Chemical equilibrium is a crucial topic in Chemistry. To represent and model equilibrium, the thermodynamic concept of Free energy is usually used. For a multi-component system the Gibbs free energy is a function of Pressure, Temperature and quantity (mass, moles) of each component. If one of these parameters is changed, a state change to a more energetically favorable state will occur. This state has the lowest free energy. When the free energy of all states are equal to each other, the system is at equilibrium. The Heat that is relased or absorbed during a state change absorbed is known as latent heat. For a binary mixture such as durene and naphthalene, the Clausius-Clapeyron equation (cf. Appendix) relates the latent heat of fusion or solidification to the rate of change of melting point with pressure. Also when a mixture is cooled its latent heat changes. Since the molar volume change resulting from state change (i.e liquid to solid) is minimal, phase equilibrium is independent of of pressure and depends only on composition and temperature. Therefore by studying a system at different temperatures and various compositions, it should be possible to observe and predict phase changes in that system.
To complete the binary phase experiment, students first set up the experimental apparatus, which consisted of a stir plate, ring stand, Erlenmeyer flask, ice water bath, and a GLX temperature probe. The temperature probe was set to take a data point every second. A stir bar was added to the ice water bath to ensure a uniform temperature throughout the bath, and thus more uniform cooling of the samples. A beaker of boiling water was set up on a hot plate in order to melt the samples. After adjusting the various settings of the probe, the group calibrated the GLX in the boiling water and ice baths respectively.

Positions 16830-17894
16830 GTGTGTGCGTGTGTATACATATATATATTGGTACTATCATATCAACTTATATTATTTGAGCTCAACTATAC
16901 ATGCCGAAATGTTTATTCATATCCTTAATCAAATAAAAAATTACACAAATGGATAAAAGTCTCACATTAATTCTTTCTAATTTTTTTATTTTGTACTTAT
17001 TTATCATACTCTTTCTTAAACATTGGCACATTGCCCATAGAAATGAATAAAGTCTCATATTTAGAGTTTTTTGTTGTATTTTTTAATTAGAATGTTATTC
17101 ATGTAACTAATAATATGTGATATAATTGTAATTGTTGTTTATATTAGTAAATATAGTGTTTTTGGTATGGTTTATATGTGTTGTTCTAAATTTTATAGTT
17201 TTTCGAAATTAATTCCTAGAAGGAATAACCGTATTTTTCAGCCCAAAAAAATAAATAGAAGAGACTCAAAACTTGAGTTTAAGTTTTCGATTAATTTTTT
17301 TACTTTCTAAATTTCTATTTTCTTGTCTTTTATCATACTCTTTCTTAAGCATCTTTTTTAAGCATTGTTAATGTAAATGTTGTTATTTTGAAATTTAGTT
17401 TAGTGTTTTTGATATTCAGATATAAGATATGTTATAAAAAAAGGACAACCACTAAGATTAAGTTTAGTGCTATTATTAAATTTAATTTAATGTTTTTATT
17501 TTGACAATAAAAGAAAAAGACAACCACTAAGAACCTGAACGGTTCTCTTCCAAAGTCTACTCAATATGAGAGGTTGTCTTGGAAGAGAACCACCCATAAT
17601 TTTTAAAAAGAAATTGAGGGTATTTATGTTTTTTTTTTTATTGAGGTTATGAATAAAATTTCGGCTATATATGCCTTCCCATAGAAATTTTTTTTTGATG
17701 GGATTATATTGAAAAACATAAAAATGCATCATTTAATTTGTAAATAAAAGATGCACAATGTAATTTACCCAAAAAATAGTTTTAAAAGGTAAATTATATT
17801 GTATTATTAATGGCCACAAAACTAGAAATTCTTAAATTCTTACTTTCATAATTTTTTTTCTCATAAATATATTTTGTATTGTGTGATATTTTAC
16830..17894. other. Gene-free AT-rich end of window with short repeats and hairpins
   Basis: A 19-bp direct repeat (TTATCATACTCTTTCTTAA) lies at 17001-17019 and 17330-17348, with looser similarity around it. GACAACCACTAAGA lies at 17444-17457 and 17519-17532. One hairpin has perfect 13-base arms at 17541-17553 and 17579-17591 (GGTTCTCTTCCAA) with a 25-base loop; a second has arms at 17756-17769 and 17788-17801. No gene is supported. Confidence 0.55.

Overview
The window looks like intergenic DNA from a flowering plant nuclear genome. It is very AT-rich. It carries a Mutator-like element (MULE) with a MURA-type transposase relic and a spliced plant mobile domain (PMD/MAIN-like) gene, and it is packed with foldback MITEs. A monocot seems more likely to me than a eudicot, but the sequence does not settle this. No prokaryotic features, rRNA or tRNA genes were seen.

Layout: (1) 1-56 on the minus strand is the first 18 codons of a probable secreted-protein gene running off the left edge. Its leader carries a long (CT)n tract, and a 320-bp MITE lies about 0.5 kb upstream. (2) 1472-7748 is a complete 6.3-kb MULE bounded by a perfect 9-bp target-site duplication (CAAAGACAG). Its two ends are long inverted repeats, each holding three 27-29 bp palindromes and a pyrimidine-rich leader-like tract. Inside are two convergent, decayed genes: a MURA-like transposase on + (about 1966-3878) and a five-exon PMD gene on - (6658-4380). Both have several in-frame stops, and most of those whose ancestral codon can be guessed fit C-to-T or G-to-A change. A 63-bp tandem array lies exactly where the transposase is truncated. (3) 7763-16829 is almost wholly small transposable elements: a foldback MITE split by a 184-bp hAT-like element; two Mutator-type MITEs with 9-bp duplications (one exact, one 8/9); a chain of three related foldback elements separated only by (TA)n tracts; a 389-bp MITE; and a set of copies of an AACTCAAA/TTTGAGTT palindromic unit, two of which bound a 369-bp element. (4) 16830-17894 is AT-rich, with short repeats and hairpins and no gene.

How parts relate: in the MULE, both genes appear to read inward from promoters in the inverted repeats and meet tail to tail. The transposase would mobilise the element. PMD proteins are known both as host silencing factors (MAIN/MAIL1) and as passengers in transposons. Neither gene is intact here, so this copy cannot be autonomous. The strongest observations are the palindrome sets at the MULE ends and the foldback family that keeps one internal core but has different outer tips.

Once the initial set up was complete, the group collected the first sample of Durene by placing a test tube in a beaker, tearing this system, and then adding in the appropriate amount of Durene. The group then proceeded to melt the sample in the boiling water. The Durene sample was then placed into the ice water bath, and immediately the temperature probe started. As the sample cooled, the group noted at what time the first signs of crystallization occurred. After the sample cooled to about 45°C the run halted, and Naphthalene was added to the sample by the same process used to acquire the first sample of Durene. While these trials were running and being completed, similar trials were conducted for a mixture that started with a sample of Naphthalene. Durene was added to this sample in the same manner as Naphthalene to the Durene sample. The group followed the provided tables when creating the mixtures for each run.
While the lab procedure called for the experiment to take two weeks the group completed the experiment in one lab period. The group then proceeded to export its data to a flash drive from...